Little man moved up a room at daycare last week — a move that felt a lot bigger than his previous transitions, since his prior moves were still all contained in the infant wing. Now, we’re on the “other side of the lobby,” as I call it, where all the lower preschool and pre-K rooms are. Where they brush their teeth and scrape their plates after lunch, and wash their own hands, and drink out of lid-less cups, And sleep on cots, not in cribs. And ride bikes on the “big kid” (not infant) playground. As I write this, I sit beside his room’s monthly newsletter, telling me he’ll be going on his first field trip next month. *Sigh* When did he get so grown up??
Anywho — I wanted to give his infant room teachers a token of our appreciation, both for caring for our son and for helping him learn so much. (I could get on a very large, sturdy soapbox about how much more we as a community and country should be supporting early childhood education and affordable (!) quality (!) child care, but I won’t. At least not now ;).) We chose this facility — and made room for it in the budget — because they are a curriculum-based, experiential education center that goes above and beyond in preparing young minds to tackle life. Love it.
I had the hardest time coming up with a gift that didn’t seem silly or useless. I Googled, I talked to friends, I searched Pinterest. I could have gotten gift cards, but that seems lazy. Plus, while I know his teachers fairly well, I still wasn’t sure which store would be the best choice, or how much (since we are on a budget!) to spend, or whether it would be more of a burden for already-busy teachers (great, something else to carve time out for to go get!). And, I wanted something that Owen could be involved in a little as well. The clock was ticking, and I had no time left to come up with something. So, at the eleventh hour, I thought of something I had just made for myself: an embellished clipboard to serve as my “command central” of bill due dates, meal plans and shopping lists (a post on that is in the works). It was fast, easy, cheap, and cute, and most importantly, it was actually practical. I remembered that his teachers are constantly carrying clipboards from room to room, or using them in their own rooms, so it fit the bill.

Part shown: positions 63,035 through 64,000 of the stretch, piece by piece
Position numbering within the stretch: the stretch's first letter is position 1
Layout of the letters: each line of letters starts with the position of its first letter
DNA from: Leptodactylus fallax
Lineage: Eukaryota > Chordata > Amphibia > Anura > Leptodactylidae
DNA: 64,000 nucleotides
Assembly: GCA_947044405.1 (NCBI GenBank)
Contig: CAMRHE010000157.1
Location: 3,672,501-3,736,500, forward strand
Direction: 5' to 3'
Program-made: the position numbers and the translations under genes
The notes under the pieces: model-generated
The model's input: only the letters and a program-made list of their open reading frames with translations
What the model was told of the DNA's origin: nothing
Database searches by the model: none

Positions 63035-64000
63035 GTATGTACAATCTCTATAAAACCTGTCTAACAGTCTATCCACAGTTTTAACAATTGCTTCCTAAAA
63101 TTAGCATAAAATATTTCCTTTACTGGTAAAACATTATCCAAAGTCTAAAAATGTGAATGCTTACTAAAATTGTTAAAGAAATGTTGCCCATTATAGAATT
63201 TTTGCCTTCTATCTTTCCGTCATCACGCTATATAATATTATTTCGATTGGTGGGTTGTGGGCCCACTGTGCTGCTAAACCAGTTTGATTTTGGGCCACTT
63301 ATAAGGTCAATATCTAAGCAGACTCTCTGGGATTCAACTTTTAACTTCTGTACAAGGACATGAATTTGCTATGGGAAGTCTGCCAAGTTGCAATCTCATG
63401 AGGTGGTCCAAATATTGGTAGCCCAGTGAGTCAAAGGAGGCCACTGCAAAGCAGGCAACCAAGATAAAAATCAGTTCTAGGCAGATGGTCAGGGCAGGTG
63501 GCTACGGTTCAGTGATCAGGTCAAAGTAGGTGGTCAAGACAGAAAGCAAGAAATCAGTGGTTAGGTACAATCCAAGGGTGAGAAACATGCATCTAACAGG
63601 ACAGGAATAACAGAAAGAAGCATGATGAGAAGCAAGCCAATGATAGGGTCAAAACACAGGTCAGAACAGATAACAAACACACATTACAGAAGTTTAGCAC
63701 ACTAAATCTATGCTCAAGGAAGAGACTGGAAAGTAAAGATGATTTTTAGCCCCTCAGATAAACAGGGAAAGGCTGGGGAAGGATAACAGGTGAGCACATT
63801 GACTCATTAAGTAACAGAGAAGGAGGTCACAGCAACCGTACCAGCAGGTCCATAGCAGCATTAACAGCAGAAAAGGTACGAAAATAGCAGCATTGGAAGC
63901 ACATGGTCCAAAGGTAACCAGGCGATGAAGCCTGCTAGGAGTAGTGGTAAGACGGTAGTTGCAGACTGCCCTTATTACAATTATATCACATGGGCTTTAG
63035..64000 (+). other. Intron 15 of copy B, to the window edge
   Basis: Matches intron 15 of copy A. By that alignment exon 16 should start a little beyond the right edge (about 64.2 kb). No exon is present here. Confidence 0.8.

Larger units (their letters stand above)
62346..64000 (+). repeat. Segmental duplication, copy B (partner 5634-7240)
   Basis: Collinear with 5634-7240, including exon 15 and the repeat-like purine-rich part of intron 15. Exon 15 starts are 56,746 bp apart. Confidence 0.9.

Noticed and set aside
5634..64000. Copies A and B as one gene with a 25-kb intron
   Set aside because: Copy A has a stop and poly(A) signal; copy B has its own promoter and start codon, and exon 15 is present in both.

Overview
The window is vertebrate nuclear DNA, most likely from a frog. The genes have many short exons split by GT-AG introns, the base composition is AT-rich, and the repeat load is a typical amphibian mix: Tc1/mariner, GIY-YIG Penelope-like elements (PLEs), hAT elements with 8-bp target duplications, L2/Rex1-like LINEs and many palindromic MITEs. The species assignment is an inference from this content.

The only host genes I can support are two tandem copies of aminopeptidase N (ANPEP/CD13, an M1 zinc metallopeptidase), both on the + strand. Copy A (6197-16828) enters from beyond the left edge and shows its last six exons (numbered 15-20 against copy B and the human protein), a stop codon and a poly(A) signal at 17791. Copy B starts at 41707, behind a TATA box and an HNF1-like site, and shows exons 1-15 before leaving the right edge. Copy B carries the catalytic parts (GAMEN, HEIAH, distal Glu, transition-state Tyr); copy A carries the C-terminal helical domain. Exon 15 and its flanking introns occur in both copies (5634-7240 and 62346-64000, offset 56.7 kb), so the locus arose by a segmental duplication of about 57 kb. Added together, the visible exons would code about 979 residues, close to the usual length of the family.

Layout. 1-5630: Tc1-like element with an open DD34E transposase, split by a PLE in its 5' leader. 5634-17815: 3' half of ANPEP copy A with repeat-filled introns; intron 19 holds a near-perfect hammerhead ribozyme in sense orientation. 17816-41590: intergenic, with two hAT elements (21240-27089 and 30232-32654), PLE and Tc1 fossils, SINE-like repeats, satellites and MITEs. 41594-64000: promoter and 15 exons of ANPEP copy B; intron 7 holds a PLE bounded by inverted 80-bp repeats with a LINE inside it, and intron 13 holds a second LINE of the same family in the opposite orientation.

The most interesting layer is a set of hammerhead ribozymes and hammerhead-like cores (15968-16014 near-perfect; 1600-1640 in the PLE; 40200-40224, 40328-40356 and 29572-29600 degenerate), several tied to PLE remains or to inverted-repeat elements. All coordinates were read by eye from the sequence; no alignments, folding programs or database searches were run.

All you need is a clear acrylic clipboard, scrapbook paper, ribbon, poster board, spray adhesive, and clear contact paper. I also used an Xacto knife to trim the paper and some craft punches to make the label, but you could use decorative scissors or a die-cut machine or something similar, or just freehand it with scissors.
I just eyeballed the placement of the contrasting pieces of paper and ribbon — I was going for fast! I placed the ribbon down first, then the solid color paper, then the patterned paper, spraying each piece with adhesive to adhere it. I trimmed all of them AFTER I had them glued to the board — this meant that I didn’t have to be exact with lining up edges, I only had to make sure the ribbon and polka dots were straight across.
Then, I did the same thing with a piece of white poster board (glossy side facing out) to hide all the paper overlaps and give the underside a smooth finish.
Last, I printed off labels on white cardstock that I layered with the same scrapbook paper. I then layered each tag between two pieces of clear contact paper to laminate them (you could use a laminating machine or pouch, but I liked the softness and flexibility of contact paper in this case), to give them some added durability. I then used basic craft glue to stick that sucker on the clip part of the board.
I played around with adding a ribbon poof to the top of the clip, but it only looked odd and seemed like it would get in the way fast, so I left them as is. While I did most of this, Owen was able to help stick the labels on and put them in the gift bag. I also had him help “sign” the card with a crayon (read, drew a scribble picture) and he helped carry it in to give to his teachers.
They all loved them, and the comment I heard the most was, “That’s such a practical gift, we’ll actually use these — thanks!” Goal accomplished.
Now, if I could only get baby boy to stop growing as quickly as this project was to throw together.